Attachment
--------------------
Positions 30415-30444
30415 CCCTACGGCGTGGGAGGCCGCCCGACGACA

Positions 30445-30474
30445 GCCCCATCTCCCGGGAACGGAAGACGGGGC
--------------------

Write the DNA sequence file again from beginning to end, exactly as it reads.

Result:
Positions 30415-30444
30415 CCCTACGGCGTGGGAGGCCGCCCGACGACA

Positions 30445-30474
30445 GCCCCATCTCCCGGGAACGGAAGACGGGGC